We want “dark matter” – Paris accelerator TheFamily’s unusual plan to boost entrepreneurship and fight elitism2013-08-12 4
“Index Ventures offered us an investment ‘we could refuse’,” Alice Zagury joked during today’s announcement of the latest partnership deal for TheFamily, the Paris startup accelerator she co-founded with Oussama Ammar and Nicolas Colin in March 2013.
There’s a deeper joke. The new accelerator’s tongue-in-cheek name and mission to give startups an “unfair advantage” are nods to the most important problem Zagury says it’s trying to solve: elitism and a lack of diversity in France’s entrepreneurial ecosystem.
“We are a generation who is frustrated,” she said – by ageism, by a lack of diversity, by the perception that only business school graduates can start companies. “The ecosystem here is toxic but we’ll try to make it good. We use the French ‘code’. We are not rejecting our culture – we play with our code but we bring it, always.”
To a certain extent, TheFamily shares the familiar accelerator format pioneered by Silicon Valley-based Y Combinator and adapted by dozens of others around the world. It invites teams to apply to join the programme in exchange for a small equity stake. Once in, those teams get access to workshops, coaching, legal support and a variety of events hosted at TheFamily’s 250m² two-storey house in Paris’s CBD.
So far, it has accepted 30 teams and aims to eventually expand that to 100 startups per year. Two teams currently in the programme have raised funding, including TVShow Time, which raised €500,000 from angels including French entrepreneur Xavier Niel. Other startups in the programme include mobile search tool Algolia, musicians’ social network Jellynote and Qapa, a platform to match job seekers with job providers.
No co-working and no “batch” model
That’s where the similarities end and TheFamily’s unusual spin on the concept begins. It doesn’t offer funding and – though Zagury suggested this could change later – it only takes a one per cent stake in the companies it supports (compared to Seedcamp, for example, which takes up to 10 per cent in exchange for up to €50k).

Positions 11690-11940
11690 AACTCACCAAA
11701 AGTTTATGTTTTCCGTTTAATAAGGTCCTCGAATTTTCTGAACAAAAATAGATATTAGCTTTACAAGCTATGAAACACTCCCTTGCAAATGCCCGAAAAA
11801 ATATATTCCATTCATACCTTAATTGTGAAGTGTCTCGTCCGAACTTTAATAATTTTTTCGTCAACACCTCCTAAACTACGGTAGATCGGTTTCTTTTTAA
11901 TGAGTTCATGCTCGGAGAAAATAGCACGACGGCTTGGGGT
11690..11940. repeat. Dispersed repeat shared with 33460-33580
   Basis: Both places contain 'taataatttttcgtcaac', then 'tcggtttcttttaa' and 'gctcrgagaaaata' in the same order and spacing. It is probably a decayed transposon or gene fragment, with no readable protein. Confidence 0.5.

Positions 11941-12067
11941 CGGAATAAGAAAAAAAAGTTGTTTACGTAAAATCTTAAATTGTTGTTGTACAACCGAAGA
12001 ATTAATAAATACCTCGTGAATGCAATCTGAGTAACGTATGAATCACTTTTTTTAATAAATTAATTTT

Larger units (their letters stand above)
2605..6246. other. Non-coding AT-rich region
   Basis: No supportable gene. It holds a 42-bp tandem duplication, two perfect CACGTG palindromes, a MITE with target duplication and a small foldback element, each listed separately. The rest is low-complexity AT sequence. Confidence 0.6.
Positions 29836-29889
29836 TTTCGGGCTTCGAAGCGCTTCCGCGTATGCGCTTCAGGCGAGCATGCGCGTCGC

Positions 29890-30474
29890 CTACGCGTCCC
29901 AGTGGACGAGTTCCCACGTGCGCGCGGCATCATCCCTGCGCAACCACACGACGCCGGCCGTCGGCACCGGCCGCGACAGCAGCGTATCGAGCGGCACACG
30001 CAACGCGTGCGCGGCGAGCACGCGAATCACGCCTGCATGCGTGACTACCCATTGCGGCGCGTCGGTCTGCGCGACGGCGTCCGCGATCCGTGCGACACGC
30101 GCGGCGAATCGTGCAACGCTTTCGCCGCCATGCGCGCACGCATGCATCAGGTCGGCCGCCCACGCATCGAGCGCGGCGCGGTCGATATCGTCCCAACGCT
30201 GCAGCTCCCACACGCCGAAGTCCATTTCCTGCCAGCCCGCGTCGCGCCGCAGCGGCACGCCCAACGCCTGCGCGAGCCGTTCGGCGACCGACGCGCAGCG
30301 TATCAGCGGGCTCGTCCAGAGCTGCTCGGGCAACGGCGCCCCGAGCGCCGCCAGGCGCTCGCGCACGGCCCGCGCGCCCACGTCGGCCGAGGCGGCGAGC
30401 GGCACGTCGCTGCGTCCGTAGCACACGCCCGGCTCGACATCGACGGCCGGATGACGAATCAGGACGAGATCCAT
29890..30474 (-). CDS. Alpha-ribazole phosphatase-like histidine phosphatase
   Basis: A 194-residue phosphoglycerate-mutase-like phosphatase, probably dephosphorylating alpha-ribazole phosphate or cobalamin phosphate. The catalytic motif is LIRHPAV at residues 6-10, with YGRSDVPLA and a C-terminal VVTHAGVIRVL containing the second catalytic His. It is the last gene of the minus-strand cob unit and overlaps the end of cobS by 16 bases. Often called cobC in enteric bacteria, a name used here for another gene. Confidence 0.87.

It doesn’t offer a co-working space and it doesn’t have a fixed start or end date for participation. It does offer a sleep-in space for visiting entrepreneurs, including Tikhon Bernstam and Adam Smith, who sold their respective startups Parse and Xobni to internet giants Facebook and Yahoo.
This rejection of the typical model is deliberate, Zagury, who previously managed France’s first accelerator LeCamping, explained. “I wanted to erase two things when I got out of LeCamping. I understood that co-working spaces were not really efficient for startups when they were building their product because they need to focus. My best startups, they had to actually go to their own house to be able to concentrate.”
The hope is that by only taking a one per cent stake, TheFamily will ensure it attracts France’s top startups. The same goes for the lack of fixed dates. “I don’t want to miss one and tell him to come back in six months,” Zagury said. Instead, each startup in TheFamily gets a customised deadline to come up with a business model.
Attracting “dark matter” – and making it pay off
It’s a bold plan and still an unproven model. But with major VC firm Index Ventures now on board and about 800 applications apparently received so far, TheFamily is quickly earning a reputation alongside more established accelerators in Europe.
The team has closed two funding rounds – a €250,000 investment from a group of business angels and the undisclosed sum (“less than a million euros”) from Index Ventures announced today. Both are used to pay for operations, not to invest in startups. In exchange, those supporters get access to deals (though not exclusive access or necessarily even first access, Zagury said).
Critics have questioned TheFamily’s own business model. According to Zagury, TheFamily now has enough to keep running for at least a year. Revenue streams so far include events, corporate consulting and brokering team retreats at a castle in Normandy. If all goes well, she’d like TheFamily to raise its own investment fund.
And how will the team solve that core problem and get a greater variety of people into entrepreneurship in France? “There is what we call the dark matter – all the hidden entrepreneurs,” Zagury said. “This is my hypothesis. Maybe it won’t be the truth but it’s my gut feeling that the best entrepreneurs are hidden for the moment. They don’t even know they can allow themselves to become entrepreneurs.”
If TheFamily can throw open the doors to artists, designers and programmers without prior business experience, accept as many teams as possible, make entrepreneurship fun and provide step-by-step education and support – “That’s the way we do it.”
Images credits: Dan Taylor / Heisenberg Media
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